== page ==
The Outlook | Reliable data limits our long-term outlook

Reliable data limits our long-term outlook


Weather
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It appears that the eastern states had plentiful rainfall in the past 30 to 40 years of the 19th century, broken by a very occasional extremely dry year such as 1888.

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THE ability to predict weather trends for more than six months ahead to even years in the future, could be very useful but it is one area of weather analysis that has remained poor.

One reason for this is lack of detailed data and information over extended periods.

Reliable rainfall data for a sufficient number of locations only become established in eastern Australia around 150 years ago and temperature data for only the last 100 years.

With temperatures, a significant upward trend commenced around the late 1970s.

Before then, there were periods of relative warmth in the 1940s and in some areas in the 1910s, while even making allowances for poor exposure conditions, it appears as though some years in the 19th century, such as 1896 were exceptionally hot.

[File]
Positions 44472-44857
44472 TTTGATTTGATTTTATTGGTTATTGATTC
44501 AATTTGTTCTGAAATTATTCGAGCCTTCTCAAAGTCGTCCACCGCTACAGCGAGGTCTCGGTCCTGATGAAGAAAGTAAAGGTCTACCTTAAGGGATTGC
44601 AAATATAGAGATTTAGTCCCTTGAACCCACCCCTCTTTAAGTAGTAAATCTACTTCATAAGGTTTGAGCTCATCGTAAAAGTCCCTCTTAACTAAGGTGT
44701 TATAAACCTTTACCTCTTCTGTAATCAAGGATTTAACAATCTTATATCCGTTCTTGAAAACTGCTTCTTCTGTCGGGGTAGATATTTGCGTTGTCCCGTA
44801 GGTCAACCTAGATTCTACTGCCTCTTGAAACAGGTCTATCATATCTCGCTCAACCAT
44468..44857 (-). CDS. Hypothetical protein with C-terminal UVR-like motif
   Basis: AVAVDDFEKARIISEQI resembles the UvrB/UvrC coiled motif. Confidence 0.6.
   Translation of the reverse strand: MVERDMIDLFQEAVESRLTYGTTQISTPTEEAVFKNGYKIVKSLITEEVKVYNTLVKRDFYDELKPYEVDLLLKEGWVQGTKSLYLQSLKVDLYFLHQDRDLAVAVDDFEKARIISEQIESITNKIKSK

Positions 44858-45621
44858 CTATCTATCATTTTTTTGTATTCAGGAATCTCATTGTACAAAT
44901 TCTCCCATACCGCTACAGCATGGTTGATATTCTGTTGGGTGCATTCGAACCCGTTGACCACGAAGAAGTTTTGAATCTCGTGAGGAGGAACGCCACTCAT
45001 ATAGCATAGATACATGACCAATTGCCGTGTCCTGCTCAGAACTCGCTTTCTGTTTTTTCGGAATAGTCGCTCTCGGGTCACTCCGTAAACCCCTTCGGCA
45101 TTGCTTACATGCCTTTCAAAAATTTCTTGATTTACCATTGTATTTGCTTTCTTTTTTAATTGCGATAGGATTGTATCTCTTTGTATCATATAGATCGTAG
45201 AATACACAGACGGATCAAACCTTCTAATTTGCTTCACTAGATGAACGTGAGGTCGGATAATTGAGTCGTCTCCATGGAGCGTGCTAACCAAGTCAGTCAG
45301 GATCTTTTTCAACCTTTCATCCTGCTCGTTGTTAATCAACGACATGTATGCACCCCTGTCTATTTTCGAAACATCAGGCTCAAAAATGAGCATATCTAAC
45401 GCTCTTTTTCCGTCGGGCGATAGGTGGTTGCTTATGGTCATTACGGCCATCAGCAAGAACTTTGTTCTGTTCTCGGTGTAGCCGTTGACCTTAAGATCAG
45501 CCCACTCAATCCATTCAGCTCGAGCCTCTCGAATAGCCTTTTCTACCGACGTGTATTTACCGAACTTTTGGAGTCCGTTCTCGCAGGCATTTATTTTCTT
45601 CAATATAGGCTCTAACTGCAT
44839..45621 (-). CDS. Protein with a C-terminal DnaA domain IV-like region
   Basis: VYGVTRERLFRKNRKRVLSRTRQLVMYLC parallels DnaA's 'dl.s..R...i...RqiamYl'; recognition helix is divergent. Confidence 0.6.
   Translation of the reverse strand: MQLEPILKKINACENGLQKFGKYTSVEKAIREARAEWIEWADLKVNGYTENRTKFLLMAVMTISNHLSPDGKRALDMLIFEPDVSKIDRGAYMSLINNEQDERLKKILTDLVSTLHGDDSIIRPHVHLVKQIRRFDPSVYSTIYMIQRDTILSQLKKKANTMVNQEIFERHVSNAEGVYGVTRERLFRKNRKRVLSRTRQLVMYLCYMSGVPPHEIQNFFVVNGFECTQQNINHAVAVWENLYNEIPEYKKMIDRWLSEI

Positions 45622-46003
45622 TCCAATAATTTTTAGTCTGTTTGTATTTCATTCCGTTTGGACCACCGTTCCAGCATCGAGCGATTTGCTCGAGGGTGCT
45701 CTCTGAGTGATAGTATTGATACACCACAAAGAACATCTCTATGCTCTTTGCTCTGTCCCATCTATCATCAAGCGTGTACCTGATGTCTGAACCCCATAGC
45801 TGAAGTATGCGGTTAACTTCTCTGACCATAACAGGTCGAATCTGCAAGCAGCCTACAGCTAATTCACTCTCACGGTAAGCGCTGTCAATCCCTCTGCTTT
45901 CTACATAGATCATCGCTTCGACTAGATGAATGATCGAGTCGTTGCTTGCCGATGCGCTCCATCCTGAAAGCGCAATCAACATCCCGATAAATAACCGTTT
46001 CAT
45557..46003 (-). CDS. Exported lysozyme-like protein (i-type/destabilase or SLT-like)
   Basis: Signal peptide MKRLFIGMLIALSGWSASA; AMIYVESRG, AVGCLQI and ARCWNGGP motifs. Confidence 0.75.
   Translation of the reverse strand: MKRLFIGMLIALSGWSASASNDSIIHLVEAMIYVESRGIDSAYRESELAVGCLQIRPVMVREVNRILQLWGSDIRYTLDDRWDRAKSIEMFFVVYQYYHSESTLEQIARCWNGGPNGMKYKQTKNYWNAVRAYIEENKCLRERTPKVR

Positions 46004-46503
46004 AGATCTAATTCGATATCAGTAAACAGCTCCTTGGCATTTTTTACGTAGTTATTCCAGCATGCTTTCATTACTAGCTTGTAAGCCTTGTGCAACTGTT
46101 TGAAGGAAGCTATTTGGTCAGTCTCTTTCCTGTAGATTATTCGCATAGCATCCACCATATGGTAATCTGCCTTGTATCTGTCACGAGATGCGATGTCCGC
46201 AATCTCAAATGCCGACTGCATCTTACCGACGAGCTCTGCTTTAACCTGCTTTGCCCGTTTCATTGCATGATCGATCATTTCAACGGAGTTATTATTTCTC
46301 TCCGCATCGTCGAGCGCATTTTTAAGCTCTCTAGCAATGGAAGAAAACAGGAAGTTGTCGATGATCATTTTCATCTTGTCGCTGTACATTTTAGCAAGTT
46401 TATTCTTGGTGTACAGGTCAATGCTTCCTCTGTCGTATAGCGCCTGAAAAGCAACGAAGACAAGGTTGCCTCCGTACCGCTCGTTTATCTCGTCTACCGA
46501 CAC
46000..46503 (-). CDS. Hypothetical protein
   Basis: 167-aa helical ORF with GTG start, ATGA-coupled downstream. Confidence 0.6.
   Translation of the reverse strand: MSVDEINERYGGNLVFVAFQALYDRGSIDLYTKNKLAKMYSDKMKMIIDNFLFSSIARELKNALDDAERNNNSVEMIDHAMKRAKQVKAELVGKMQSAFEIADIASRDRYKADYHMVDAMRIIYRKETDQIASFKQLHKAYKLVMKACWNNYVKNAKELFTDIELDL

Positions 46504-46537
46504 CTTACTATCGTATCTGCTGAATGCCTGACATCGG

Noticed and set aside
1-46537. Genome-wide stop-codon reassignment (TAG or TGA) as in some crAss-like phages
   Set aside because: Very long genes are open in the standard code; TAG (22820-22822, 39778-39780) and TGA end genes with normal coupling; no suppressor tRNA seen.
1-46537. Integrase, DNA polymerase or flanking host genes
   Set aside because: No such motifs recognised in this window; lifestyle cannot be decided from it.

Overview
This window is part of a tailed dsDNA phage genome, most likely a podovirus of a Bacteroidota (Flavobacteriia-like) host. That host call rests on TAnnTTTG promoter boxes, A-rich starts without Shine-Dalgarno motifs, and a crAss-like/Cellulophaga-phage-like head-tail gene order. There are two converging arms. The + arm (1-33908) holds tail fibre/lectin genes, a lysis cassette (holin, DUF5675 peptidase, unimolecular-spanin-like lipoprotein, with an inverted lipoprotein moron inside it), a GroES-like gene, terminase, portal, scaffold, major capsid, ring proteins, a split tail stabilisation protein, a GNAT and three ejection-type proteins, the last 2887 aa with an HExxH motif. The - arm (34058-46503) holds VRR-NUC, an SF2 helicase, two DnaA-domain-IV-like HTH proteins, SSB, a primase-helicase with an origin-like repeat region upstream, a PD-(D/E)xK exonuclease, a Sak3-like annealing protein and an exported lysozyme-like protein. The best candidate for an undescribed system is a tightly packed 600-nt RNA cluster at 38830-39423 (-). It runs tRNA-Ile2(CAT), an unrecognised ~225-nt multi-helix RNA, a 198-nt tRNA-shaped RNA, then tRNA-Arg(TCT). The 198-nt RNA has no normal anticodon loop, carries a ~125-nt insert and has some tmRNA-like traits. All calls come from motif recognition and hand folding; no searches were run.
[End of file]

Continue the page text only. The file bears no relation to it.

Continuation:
These were one-off years and the significant warmer trend over the past 30 years has swamped all earlier fluctuations.

With many believing such a dramatic warming has been linked to atmospheric chemistry changes, there is no reason to believe this warming trend will not continue well into the future, interspersed by only occasional years (such as 2010) when an La Nina was strong.

Looking for long term rainfall trends is a little more interesting. It appears that the eastern states had plentiful rainfall in the past 30 to 40 years of the 19th century, broken by a very occasional extremely dry year such as 1888.

The great drought at the start of the 20th century was probably more a correction, made worse by the many good years leading up to it.

Rainfall was generally lower for most of the next 40 to 50 years.

This changed in 1949, with a wet cycle returning for the next 50 years, although again some years (such as 1957, 1967-68, 1979-81) were very dry. Drier than normal years have been more frequent than not since the start of the 21st century, especially in the south of NSW, Victoria and the SW of the country, where the dry trend commenced over 30 years ago.

However, overall trends with rainfall patterns have not been as clear as the temperature trends.

So, what does all this mean to the future?

Across NSW, for example, 2018 was the 22nd consecutive year with above average temperatures and there is no reason to indicate that there will be any change in this pattern.

So the next decade will be warmer than average, but extended spells with dry air will result in slightly lower but still above average overnight minimum temperatures.

As for rainfall, average rainfall will most likely end up about 10 per cent below the average of the past 50 years with occasional La Nina years briefly boosting totals but this is unlikely in 2019.

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